Net neutrality fans, grab your chairs; I have some rocking news.
Cox Communications, the third-largest cable Internet provider in the U.S., announced Tuesday that starting February, it will begin testing a new method of managing traffic on its high-speed Internet network in Kansas and Arkansas.
This means during the times the network is congested the company will--to put it bluntly--discriminate between Internet content and regulate the bandwidth accordingly.
The company divides Internet traffic into two categories: time-sensitive and nontime-sensitive, with the former taking the priority during the congested hours.
Here's the company's break-down of these two categories:
The time sensitive category includes:
- Web (Web surfing, including web-based e-mail and chat embedded in Web pages)
- VoIP (Voice over IP, telephone calls made over the Internet)
- IM (Instant messages, including related voice and Webcam traffic)
- Streaming (Web-based audio and video programs)
- Games (Online interactive games)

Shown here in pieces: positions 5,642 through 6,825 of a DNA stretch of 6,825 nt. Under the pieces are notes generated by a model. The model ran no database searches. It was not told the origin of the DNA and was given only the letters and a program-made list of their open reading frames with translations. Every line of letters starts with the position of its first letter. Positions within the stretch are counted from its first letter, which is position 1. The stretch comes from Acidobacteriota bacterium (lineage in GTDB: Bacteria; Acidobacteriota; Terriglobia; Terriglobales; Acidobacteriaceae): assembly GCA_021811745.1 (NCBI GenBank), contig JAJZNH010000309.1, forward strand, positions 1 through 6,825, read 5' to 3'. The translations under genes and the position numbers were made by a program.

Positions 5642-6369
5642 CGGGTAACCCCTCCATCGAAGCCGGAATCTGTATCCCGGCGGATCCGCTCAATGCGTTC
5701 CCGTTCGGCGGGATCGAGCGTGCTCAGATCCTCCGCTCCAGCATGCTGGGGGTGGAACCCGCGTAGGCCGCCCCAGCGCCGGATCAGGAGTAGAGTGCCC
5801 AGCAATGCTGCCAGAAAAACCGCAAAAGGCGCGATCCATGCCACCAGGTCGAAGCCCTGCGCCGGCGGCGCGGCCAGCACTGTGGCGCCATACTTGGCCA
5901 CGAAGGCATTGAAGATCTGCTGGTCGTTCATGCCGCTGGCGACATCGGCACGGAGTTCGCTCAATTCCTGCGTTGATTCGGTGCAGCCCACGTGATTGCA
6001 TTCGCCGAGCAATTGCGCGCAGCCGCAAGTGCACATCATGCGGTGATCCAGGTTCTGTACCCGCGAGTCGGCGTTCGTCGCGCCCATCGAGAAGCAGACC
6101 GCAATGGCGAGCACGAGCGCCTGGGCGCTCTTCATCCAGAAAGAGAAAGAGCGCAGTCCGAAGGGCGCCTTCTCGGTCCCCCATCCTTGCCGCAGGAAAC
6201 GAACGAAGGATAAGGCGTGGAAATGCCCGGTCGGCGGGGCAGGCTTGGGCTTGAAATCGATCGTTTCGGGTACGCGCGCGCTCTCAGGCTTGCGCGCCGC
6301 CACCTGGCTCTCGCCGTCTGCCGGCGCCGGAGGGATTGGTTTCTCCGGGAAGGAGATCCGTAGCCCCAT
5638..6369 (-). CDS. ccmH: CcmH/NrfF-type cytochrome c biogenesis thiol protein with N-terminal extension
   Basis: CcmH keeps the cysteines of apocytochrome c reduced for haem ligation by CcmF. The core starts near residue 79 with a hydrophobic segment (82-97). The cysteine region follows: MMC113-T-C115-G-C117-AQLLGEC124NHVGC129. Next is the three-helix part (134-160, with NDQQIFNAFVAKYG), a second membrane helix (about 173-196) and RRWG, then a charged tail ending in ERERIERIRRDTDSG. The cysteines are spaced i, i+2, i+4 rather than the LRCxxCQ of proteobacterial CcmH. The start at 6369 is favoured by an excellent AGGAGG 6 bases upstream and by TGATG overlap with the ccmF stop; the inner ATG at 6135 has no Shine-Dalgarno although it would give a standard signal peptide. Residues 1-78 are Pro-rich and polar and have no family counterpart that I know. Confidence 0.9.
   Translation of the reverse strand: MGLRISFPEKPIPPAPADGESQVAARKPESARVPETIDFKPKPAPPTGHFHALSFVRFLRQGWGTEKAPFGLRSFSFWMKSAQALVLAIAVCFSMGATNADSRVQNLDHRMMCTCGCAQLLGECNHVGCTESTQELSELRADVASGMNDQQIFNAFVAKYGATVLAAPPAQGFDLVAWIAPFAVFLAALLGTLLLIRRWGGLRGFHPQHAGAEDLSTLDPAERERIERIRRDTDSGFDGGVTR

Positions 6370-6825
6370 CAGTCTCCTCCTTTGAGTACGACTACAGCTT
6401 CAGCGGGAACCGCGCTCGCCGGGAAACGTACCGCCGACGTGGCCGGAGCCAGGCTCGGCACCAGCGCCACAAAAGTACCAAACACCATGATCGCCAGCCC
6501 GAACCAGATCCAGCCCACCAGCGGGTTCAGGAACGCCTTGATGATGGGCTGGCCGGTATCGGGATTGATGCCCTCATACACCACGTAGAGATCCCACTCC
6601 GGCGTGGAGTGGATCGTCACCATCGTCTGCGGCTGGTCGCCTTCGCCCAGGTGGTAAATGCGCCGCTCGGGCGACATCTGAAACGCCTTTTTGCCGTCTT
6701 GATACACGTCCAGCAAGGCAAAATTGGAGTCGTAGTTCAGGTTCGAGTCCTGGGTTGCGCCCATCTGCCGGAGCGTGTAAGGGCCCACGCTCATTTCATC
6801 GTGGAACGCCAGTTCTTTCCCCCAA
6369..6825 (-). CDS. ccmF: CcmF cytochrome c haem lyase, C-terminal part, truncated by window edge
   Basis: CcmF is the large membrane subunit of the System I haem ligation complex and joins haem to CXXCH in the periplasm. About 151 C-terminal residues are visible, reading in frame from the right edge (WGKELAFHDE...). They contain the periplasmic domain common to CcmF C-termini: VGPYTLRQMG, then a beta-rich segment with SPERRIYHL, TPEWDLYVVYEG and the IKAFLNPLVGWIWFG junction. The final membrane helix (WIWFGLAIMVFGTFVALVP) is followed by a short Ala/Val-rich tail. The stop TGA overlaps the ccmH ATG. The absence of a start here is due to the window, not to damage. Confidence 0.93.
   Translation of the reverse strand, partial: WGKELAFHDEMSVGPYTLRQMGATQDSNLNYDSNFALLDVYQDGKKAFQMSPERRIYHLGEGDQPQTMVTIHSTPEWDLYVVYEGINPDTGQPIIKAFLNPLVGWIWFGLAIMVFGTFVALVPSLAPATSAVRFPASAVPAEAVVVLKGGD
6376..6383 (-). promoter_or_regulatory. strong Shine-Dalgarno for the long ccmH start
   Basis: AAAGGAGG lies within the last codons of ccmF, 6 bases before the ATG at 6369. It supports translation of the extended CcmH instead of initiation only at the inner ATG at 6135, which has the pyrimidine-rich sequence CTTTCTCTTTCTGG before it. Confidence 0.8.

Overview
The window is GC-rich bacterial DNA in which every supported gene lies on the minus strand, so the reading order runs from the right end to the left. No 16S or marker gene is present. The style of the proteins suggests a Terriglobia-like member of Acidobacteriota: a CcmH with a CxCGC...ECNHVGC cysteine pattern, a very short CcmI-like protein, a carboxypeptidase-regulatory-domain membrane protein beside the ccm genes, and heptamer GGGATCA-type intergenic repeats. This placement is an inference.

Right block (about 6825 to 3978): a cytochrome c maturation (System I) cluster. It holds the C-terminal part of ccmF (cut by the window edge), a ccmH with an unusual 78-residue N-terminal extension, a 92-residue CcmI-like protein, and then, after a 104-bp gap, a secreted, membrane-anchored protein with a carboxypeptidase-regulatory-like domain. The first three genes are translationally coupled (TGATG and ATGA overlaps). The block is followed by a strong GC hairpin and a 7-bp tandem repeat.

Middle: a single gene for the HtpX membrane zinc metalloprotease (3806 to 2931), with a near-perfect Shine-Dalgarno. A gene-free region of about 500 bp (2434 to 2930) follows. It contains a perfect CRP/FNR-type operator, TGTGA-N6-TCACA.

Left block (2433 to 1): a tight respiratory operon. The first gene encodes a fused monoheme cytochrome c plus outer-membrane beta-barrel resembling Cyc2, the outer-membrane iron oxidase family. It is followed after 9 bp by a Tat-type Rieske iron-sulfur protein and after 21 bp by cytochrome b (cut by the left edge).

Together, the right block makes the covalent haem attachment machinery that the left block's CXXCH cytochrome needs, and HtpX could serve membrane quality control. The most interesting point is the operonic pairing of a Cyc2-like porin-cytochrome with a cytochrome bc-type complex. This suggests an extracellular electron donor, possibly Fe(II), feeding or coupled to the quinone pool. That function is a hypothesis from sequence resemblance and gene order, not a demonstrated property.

- Tunneling & Remote Connectivity (VPN-type services for telecommuting)
- Other (Any service not categorized into another area)
The nontime-sensitive category includes:
- File Access (Bulk transfers of data such as FTP)
- Network Storage (Bulk transfers of data for storage)
- P2P (Peer to peer protocols)
- Software Updates (Managed updates, such as operating system updates)
- Usenet (Newsgroup related)
Cox says the new congestion management plan only kicks in when congestion levels reach a certain high. It also insists the company will ensure that its customers continue to have a good online experience.
Personally, I don't really mind this, because I live in California and games are categorized as time-sensitive. For those who are more concerned, you can learn more about Cox's congestion management plan here.